Holiday Toys

(credit:  Stephen Chernin/Getty Images)

(credit: Stephen Chernin/Getty Images)

mattleman_125 Education Reports
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By Dr. Marciene Mattleman

PHILADELPHIA (CBS) - If you’re not buying for youngsters this holiday, you may not realize how dolls have changed. Since Betsy Wetsy in the 30s drank from a bottle and then wet its diaper, dolls have become more interactive.

In a Wall Street Journal article on December 7th, Ann Zimmerman remembers that a while back, Elmo wanted to be tickled. Today hand him musical instruments so he can play and sing along with them. The Fijit doll utters 125 phrases responding via voice recognition to 30 commands.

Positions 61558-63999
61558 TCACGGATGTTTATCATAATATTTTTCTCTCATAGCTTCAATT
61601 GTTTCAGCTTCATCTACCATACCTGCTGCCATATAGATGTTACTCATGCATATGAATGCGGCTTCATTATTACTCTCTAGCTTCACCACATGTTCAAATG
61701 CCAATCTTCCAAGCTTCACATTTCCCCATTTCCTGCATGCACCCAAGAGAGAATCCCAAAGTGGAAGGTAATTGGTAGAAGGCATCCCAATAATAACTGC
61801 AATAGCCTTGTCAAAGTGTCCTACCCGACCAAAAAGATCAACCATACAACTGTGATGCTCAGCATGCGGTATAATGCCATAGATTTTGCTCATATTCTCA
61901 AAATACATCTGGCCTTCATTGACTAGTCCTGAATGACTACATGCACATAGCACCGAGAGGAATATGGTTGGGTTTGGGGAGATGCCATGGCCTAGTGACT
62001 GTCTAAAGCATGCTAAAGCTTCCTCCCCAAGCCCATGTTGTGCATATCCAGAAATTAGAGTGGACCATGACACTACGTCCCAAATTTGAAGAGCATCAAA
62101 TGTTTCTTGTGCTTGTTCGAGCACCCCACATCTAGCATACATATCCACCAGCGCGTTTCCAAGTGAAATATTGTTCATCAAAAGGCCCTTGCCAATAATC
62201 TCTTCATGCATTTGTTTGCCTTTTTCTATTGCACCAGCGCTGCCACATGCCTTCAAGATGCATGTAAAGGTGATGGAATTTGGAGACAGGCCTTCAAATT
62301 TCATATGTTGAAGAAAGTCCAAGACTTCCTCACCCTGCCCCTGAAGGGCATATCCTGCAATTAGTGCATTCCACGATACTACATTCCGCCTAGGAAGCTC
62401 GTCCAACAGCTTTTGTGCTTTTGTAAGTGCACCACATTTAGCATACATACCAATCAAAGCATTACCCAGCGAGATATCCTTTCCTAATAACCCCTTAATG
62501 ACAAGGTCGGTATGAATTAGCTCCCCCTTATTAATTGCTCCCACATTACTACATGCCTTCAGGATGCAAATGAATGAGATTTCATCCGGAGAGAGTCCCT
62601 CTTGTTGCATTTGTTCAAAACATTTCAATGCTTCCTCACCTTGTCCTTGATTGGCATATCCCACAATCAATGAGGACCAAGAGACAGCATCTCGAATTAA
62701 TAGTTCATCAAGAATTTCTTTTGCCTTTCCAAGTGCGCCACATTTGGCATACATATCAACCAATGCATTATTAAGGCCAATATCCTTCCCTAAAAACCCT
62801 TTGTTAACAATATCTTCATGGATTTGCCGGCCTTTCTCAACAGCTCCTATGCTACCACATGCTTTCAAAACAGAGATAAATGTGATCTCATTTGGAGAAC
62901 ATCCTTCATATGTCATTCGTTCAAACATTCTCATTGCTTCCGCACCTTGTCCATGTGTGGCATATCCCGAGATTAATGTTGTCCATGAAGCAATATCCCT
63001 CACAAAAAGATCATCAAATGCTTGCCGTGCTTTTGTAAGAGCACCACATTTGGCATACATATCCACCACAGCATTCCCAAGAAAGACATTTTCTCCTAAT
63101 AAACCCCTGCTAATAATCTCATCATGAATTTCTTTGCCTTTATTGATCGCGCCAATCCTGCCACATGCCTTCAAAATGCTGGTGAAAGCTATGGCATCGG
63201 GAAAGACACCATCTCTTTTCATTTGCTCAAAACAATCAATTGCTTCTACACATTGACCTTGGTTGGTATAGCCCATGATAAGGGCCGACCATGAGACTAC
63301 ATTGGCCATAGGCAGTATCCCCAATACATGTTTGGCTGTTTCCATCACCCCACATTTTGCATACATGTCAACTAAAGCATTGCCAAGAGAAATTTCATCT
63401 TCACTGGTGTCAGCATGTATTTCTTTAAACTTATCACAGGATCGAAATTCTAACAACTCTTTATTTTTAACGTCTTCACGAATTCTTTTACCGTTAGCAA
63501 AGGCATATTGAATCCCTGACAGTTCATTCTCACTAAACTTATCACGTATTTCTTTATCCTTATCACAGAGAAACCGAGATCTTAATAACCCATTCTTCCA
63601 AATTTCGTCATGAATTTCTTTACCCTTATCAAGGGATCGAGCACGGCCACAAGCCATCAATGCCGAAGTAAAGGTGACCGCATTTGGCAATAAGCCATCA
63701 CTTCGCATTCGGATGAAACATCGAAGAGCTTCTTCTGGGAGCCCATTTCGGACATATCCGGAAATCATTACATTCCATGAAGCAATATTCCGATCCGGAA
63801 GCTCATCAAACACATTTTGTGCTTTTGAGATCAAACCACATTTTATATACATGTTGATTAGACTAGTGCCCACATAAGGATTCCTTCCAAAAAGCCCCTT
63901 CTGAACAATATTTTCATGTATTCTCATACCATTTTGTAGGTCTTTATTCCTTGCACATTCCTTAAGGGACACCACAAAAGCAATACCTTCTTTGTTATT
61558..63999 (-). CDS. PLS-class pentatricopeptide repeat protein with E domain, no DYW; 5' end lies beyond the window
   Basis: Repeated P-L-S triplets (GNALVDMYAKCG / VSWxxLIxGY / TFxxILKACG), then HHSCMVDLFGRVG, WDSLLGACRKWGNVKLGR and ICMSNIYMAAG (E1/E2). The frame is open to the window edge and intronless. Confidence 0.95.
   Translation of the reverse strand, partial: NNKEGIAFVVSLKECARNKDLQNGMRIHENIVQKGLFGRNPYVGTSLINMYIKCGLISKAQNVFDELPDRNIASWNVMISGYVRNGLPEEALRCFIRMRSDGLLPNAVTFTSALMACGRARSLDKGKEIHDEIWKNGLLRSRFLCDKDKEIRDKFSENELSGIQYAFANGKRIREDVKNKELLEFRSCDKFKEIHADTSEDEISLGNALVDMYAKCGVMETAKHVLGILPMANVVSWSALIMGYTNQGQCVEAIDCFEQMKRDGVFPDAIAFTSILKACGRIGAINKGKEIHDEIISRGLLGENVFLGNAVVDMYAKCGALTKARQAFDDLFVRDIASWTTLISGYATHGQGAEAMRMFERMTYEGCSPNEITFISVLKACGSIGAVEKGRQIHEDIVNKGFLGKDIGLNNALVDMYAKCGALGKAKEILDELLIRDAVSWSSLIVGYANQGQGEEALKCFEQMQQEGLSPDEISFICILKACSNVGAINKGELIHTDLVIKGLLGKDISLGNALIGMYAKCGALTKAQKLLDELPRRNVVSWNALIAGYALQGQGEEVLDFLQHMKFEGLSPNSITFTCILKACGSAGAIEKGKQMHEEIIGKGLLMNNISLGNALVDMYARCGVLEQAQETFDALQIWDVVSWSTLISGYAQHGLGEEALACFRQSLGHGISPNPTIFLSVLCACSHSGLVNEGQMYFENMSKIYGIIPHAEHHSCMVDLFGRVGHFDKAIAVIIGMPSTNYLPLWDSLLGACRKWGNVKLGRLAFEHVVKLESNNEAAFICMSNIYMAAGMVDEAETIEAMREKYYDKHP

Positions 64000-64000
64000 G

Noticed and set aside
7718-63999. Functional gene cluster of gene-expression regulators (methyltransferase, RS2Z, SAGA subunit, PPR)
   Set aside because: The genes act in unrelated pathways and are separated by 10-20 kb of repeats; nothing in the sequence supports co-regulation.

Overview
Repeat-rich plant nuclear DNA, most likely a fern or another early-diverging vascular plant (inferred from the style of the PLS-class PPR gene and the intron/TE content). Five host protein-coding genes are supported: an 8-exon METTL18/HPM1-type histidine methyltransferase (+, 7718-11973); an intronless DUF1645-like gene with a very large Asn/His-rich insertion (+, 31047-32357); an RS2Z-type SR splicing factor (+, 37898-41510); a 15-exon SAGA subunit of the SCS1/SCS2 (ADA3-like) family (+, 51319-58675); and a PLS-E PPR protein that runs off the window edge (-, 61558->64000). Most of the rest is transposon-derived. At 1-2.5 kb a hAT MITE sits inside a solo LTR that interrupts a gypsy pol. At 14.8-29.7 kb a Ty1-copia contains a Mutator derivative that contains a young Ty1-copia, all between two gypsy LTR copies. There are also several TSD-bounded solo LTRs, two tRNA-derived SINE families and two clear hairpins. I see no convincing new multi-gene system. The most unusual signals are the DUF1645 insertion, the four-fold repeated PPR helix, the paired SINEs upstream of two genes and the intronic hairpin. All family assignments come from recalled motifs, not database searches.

The market is moving from “watch me” dolls to interactive ones, and while families are responding to their kids’ requests, the movement for play and creating is growing quickly too.

Building with blocks, seeing the consequences of their actions, and maybe revising, not only builds skills but can make hundreds of different fun structures that kids can call “mine.”

Think about it. Blocks have excited kids for years.

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